The first area of customer satisfaction represented by

diagonal line, represents explicit requirements.


These are easily identified requirements, expected to be

met and typically performance related.


Satisfying the customer would be relatively simple.

Translating Needs into Requirements: Kano Model


Second Area: Innovation
This area is represented by a curve line in the upper left

corner of the figure.


A customers written instructions are purposefully vague

to avoid shifting new ideas during conceptualization and


product definition.
Because they are unexpected, these creative ideas often

excite and delight customer.


These ideas quickly become expected.

Translating Needs into Requirements: Kano Model


Third Area: Unstated and Unspoken Requirements
The third and most significant area of customer

satisfaction represents unstated or unspoken


requirements.

These are shown in the curve in the lower right corner of

the figure.

The customer may indeed be unaware of these

requirements, or may assume that such requirements


will be automatically supplied.

These implied requirements are the hardest to define but

prove very costly if ignored.

Understanding voice of the customer


The voice of customer is important to be heard and

incorporated in the product or service.


Customers doesnt buy specification; customer buys the

product or service to fulfill need.


Peter Drucker once said, Customer dont buy products,

they buy results.


Customers are loyal to whatever best helps them

achieve their desired outcome.


Just meeting customers need is not enough; the

organization must exceed customers needs.

Voice of the customer


How is the voice of the customer heard?

Who is the customer?

Customer reports
NBA

Design reviews

Surveys

Internal
External

Interviews

Focus groups

Site visits

For listening

Clarify verbatim
Affinity diagrams
QFD

For listening

Voice
of the
customer
For evaluating

IPD Team meetings

How is the voice of the customer evaluated?

Who has what responsibilities?

The Driver of Customer Satisfaction

If you cannot measure it, you cannot manage it.


This time-tested adage certainly applies to the
management of customer satisfaction and
retention.

Customer retention is directly related to


Customer Satisfaction. And what drives the
satisfaction can be known by simply asking the
customers directly.

Customer can be approached by surveys.


There, however, are certain pitfalls in the
methodology:

Mailed questionnaires lose control over who

respond
Customers are less likely to respond if they are
dissatisfied

Getting Employee Input

Employees Input can be solicited concurrent to


customer research

It could help identify barriers and solutions to


service and product problems as well as serving
as a customer-company interface.

In addition to customer related considerations,


employee surveys can measure:
1.
2.
3.
4.
5.

TQM effectiveness
Skills and behaviors that need improvement
The effectiveness of team problem-solving processes
The outcomes of training programs
Needs of internal customers

Measurement of Customer Satisfaction

There are two basic steps in measurement system:


1. Develop key indicators that drive customer satisfaction
2. Collect data regarding perception of quality received by
customers

Key Indicators for Physical Products


Reliability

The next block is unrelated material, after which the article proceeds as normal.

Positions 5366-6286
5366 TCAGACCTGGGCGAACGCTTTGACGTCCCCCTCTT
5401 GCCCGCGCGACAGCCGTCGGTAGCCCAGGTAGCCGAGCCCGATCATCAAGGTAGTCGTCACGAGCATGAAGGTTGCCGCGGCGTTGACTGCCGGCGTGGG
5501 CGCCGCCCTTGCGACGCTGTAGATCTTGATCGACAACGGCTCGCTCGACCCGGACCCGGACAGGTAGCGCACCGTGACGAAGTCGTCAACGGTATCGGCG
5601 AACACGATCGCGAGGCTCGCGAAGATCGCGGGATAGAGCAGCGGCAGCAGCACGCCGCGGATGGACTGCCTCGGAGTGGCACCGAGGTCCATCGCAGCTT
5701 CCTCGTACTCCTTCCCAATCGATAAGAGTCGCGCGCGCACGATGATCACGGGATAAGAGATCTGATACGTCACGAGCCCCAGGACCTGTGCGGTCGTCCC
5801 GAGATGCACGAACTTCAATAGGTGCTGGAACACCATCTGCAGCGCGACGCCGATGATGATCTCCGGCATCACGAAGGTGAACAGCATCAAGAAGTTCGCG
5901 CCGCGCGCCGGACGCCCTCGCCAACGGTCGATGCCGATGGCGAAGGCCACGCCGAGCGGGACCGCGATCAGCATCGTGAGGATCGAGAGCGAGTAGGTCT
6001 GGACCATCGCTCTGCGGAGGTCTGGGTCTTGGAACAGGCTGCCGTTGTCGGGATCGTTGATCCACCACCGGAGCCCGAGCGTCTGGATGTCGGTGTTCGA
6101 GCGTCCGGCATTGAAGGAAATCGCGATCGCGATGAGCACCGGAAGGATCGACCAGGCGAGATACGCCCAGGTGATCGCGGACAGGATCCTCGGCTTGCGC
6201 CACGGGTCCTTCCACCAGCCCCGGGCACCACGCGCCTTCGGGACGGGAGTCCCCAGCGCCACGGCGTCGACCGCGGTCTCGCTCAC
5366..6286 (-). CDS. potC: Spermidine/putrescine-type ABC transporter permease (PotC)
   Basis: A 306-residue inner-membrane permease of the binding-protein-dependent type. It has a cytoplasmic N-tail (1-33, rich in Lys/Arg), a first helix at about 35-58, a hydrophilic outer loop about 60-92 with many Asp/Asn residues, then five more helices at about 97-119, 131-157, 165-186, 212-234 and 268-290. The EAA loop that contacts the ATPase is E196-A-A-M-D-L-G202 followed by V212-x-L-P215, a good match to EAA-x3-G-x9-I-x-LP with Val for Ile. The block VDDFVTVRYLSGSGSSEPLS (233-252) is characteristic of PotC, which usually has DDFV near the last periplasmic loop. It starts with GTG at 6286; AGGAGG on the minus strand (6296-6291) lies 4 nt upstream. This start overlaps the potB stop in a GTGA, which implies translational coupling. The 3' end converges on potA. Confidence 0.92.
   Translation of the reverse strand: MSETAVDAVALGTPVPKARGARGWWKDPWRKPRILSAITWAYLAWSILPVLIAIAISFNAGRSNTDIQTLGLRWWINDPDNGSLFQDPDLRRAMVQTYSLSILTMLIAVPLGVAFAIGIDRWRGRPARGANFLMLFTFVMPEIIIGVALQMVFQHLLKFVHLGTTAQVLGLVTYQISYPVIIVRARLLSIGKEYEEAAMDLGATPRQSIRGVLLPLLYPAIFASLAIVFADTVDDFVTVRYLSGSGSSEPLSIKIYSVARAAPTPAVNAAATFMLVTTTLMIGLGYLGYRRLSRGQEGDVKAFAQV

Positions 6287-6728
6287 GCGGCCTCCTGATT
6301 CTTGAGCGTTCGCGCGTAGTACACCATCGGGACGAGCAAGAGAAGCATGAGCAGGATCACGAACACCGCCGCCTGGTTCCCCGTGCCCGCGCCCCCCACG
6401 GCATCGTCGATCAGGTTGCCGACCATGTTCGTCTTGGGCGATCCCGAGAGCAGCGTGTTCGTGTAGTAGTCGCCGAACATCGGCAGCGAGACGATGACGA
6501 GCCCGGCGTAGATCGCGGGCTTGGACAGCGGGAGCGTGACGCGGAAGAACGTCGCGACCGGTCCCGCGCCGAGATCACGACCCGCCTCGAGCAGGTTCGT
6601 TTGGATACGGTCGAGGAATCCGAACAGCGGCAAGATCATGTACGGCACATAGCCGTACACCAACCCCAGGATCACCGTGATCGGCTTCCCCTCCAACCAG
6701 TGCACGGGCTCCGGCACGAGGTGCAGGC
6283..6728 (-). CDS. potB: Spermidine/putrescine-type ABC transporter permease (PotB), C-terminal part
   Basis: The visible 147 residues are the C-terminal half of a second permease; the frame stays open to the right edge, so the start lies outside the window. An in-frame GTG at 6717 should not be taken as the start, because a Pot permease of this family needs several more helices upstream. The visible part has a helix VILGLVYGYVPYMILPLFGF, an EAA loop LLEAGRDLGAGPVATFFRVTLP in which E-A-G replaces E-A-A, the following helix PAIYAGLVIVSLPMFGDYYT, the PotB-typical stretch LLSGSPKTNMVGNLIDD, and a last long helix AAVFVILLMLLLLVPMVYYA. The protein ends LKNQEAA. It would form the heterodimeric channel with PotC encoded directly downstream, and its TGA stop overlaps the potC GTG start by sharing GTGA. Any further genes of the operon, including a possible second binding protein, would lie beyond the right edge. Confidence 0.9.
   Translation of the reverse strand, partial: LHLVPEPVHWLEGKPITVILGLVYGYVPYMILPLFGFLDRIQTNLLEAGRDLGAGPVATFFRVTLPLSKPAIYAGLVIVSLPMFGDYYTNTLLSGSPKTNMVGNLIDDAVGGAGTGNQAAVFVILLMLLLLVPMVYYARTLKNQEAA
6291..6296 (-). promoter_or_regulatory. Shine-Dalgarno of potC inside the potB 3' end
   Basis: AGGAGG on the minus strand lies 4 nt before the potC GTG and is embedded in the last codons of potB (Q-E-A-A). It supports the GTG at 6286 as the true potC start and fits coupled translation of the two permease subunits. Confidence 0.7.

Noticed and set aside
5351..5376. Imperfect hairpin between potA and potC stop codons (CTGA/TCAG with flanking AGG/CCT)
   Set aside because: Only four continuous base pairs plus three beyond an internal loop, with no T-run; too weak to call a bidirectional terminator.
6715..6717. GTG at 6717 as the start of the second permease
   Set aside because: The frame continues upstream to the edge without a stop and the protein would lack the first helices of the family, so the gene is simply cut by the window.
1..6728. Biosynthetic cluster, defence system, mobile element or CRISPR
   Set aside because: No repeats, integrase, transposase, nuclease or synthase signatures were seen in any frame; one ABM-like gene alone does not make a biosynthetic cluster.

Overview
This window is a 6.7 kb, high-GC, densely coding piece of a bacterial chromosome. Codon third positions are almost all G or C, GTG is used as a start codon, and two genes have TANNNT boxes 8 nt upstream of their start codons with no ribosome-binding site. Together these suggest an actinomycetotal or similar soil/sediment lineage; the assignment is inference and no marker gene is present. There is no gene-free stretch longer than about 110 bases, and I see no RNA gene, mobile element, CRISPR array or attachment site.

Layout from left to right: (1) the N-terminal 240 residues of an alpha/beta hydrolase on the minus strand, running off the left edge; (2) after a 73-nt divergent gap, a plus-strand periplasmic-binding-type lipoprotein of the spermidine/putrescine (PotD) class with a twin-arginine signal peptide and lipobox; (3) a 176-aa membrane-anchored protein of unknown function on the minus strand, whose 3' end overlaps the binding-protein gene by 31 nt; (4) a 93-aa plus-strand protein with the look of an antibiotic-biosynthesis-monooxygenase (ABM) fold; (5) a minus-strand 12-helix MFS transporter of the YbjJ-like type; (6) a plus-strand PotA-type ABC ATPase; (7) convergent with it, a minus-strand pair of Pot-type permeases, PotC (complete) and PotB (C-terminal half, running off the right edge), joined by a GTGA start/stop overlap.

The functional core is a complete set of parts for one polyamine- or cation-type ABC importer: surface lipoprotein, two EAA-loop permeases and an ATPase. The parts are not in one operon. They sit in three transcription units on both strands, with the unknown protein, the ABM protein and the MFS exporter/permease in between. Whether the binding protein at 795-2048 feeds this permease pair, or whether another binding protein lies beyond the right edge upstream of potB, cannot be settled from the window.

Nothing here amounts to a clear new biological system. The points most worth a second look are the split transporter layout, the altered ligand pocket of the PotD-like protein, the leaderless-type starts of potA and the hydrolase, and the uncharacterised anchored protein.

Aesthetics
Adaptability
Usability
Functionality
Appropriateness

Key Indicators for Services


Friendliness/courteousness of employees
Safety/risk of service
Billing/invoicing procedure
Responsiveness to requests
Appearance of physical facilities
Approachability of the service provider
Willingness to listen to customer
Honesty and an ability to communicate in clear language

Service Quality and Customer


Retention

The ultimate outcome of Customer Focus and Satisfaction is to achieve profit in the
private sector and productivity in the public or non-profit sector.
The one thing which is proven as result of various studies is the relationship between
customer retention and profit.
The system for improving customer retention and profitability has following components:

Internal Service Quality, which established and reinforces a climate and organization
culture directed towards quality.
Employee retention, which is achieved through good human resources management
practices and organization development methods such as teams, job development, and
empowerment. Employee retention depends on employee satisfaction, which in turn can
be related to external services and customer satisfaction.
External service quality, which is delivered through organization's quality infrastructure.
Customer Satisfaction and follow up, in order to reduce customer defections and
improve retention and profit.

Customer Retention and Profitability

System
Internal
Service
Quality

Employee
Satisfaction

Employee
Retention

Driver
External
Service
Quality

Customer
Satisfaction

Customer
Retention

Profit

Buyer Supplier Relationship

Almost every company purchases products, supplies, or services in


an amount that frequently equals around 50% of its sales

Traditionally many of companies follow lowest bidder practices


where price is critical criterion.

Now companies are realizing that careful concentration of


purchases, together with long term buyer-supplier relationship, will
reduce costs and improve profits.

Deming realizes this and suggested that a long-term relationship


between purchasers and suppliers is necessary for best economy.

Buyer Supplier Relationship


Several guideline will help both the supplier and customer benefit from
a long-term partnering relationship:

Implementation of TQM by both supplier and customer.


Long-term commitment to TQM and to the partnering relationship
between the parties.

Reduction is supplier base.


Get suppliers involved in the early stages of research,
development, and design.

Benchmarking

END OF
CHAPTER 7